Tag Archives: Valentine’s Day

How to choose a diamond ring

Wedding Bells reports that 20% of engagements take place in December, but Valentine’s Day is also a popular time to pop the question. Historically people have used other types of jewelry and gems to propose, but in 2013,  the Jewelry Industry Research Institute reported that 75% of brides wear a diamond ring.

If you propose with a diamond ring, it is largely as a result of a hugely successful advertising campaign from De Beers, one of the largest diamond companies in the world. In 1947 De Beers launched its promotion for diamond engagement rings with the slogan “a diamond is forever.”

Between 1939 and 1979, the company’s marketing budget soared from $200,000 to $10 million per year, according to The Atlantic. Over the same period, its wholesale diamond sales in the United States grew from $23 million to $2.1 billion. Also over the 40 year interval, De Beers went from recommending spending one month’s salary on an engagement ring to two month’s pay.

I was not able to find Canadian data, but according to the Knot’s 2015 Real Weddings Study, Americans spent an average of $5,871 on engagement rings, up from $5,855 in 2014. Wedding bands for the bride and engagement rings combined cost between $5,968 and $6,258.

Each individual must decide how much to budget for an engagement ring, but regardless of the amount you plan to spend, you need to understand what to look for when you are shopping for rings. First of all, the price and value of diamond jewelry is influence by the 4Cs: color, cut, clarity and carat weight.

It is of primary importance when you select stone(s) and a setting that you are dealing with a reputable jeweller. It may also be advisable before you finalize the transaction to have an independent gemologist appraise the stone(s) to ensure you are getting good value.

In addition you should receive a certificate from your jeweler (sometimes called a grading report). This is a complete evaluation of your diamond that has been performed by a qualified professional with the help of special gemological instruments. Each stone bears its own recognizable, individual characteristics, which is listed on the certificate.

Here are some other important things to consider when selecting stones and a setting for an engagement ring.

  1. Understand your partner’s taste in jewelry
    White or yellow gold? Old fashioned or modern? Chunky or delicate? Diamonds only or embellishment with coloured stones?
  2. Ring size
    Borrow a ring he/she already owns and trace the size. You can always have the ring re-sized after you propose but there may be additional cost. Also, who wants to take the ring off and part with it for days or weeks while adjustments are made?
  3. Favourite shape and cut
    Diamonds come in a myriad of cuts ranging from square, round and oval to pear shaped. A diamond’s cutting style refers to its facet arrangement, rather than its shape. The fewer the facets, the more visible any inclusions will be, so a cutting style such as a step cut (a.k.a. emerald cut), for example, requires higher clarity in the diamond.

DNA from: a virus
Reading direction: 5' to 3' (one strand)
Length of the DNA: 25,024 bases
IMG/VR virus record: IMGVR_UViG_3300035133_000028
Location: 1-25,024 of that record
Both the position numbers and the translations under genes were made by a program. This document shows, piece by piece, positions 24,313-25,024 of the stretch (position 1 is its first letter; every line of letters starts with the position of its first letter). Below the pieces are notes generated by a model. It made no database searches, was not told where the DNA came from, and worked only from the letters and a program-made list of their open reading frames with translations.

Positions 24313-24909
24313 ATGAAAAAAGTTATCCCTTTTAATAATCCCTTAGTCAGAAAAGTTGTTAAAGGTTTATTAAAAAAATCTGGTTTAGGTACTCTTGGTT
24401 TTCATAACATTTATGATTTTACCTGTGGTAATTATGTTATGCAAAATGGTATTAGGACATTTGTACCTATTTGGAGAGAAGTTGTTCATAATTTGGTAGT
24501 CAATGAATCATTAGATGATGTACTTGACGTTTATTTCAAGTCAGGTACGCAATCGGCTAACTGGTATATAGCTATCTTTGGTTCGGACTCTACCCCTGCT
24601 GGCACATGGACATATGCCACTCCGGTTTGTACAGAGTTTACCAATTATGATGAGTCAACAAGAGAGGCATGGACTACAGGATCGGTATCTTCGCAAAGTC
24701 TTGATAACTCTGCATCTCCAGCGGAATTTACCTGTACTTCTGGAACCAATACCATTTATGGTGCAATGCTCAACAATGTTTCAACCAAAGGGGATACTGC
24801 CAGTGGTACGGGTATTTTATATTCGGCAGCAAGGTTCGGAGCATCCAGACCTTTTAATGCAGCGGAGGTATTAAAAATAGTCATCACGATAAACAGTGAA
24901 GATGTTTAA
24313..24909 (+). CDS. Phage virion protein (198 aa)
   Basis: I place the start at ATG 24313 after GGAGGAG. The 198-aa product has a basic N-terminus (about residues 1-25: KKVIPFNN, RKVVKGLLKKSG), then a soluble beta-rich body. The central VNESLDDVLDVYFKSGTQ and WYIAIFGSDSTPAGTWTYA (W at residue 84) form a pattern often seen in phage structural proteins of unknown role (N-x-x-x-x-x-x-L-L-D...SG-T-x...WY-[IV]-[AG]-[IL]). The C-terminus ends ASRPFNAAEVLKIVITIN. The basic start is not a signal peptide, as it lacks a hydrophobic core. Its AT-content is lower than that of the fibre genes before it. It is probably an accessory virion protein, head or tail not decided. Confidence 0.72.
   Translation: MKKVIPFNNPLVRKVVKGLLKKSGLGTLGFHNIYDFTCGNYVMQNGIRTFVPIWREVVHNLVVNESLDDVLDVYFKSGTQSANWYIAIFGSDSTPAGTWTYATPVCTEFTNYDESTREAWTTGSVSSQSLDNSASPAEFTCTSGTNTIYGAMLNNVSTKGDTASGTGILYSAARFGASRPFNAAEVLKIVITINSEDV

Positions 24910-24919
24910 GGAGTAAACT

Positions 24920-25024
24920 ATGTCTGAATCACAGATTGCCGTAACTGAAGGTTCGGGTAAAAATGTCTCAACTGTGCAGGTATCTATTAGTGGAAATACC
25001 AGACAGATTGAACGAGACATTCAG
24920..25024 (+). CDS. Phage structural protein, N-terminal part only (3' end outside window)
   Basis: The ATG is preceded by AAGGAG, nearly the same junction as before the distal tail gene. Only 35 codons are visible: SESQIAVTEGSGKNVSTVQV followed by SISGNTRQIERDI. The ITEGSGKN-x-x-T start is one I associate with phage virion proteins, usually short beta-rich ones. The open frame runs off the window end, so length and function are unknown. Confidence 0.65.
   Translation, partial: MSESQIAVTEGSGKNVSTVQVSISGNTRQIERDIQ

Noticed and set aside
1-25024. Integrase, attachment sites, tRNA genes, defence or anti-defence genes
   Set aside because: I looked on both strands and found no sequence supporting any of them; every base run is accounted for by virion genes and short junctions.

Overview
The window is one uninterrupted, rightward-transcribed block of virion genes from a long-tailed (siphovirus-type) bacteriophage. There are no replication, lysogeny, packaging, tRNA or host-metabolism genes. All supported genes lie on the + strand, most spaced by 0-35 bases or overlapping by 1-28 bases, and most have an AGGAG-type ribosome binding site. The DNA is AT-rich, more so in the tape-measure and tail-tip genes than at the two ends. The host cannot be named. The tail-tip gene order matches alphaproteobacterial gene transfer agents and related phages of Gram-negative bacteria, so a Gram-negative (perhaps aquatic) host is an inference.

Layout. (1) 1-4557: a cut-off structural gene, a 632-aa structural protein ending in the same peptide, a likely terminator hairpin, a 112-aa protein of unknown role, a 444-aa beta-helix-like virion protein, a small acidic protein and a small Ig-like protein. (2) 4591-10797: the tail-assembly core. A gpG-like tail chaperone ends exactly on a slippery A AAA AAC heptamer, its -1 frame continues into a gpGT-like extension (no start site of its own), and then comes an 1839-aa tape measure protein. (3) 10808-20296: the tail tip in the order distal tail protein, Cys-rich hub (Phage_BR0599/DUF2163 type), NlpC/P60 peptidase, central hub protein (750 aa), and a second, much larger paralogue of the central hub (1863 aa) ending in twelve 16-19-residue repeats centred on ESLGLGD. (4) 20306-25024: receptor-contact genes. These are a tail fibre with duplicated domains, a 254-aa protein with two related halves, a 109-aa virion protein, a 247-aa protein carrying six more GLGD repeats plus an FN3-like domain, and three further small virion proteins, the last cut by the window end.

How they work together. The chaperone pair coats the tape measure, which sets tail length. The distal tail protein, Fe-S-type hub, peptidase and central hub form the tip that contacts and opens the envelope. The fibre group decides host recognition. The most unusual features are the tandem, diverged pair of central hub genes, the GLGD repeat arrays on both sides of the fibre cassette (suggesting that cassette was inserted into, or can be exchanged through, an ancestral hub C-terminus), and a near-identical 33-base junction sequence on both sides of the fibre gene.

4. Setting
    The setting can vary from a solitaire or single stone, to a large stone with small stones on each side to three stones of the same side. A halo stone is where a center stone is surrounded by tiny gemstones  (usually diamonds), to add sparkle and give the appearance of a larger center stone. The setting you select will depend on a combination of preferred style and your budget.

No matter how much you pay for your ring, speak to your home insurance company and decide whether you should have it specifically listed on your policy so it is insured in case of loss or theft.

I lost the pear shaped diamond from my ring at the gym several years ago. In spite of the fact that paying a premium to insure the ring was no fun, I was quite relieved when my policy reimbursed me for the considerable value of the lost stone.


Do you follow blogs with terrific ideas for saving money that haven’t been mentioned in our weekly “Best from the blogosphere?” Share the information on http://wp.me/P1YR2T-JR and your name will be entered in a quarterly draw for a gift card.

Written by Sheryl Smolkin
Sheryl Smolkin LLB., LLM is a retired pension lawyer and President of Sheryl Smolkin & Associates Ltd. For over a decade, she has enjoyed a successful encore career as a freelance writer specializing in retirement, employee benefits and workplace issues. Sheryl and her husband Joel are empty-nesters, residing in Toronto with their cockapoo Rufus.

Romancing your sweetie on a budget

By Sheryl Smolkin

You are still paying off the credit card bills from Christmas. Your SPP and RRSP contributions have to be in before the end of February. You don’t have time to go to the mall and even if you did, you don’t have any idea what to buy.

Four years ago I posted Thrifty ways to romance your valentine. Since then I’ve had lots more ideas. So even if you were planning to stick with the traditional flowers and chocolates, consider some of these ideas as an add-on.

  1.  Sign up for a class he/she has suggested that both of you to take together. It could be for anything from cake decorating to ballroom dancing to couples’ yoga.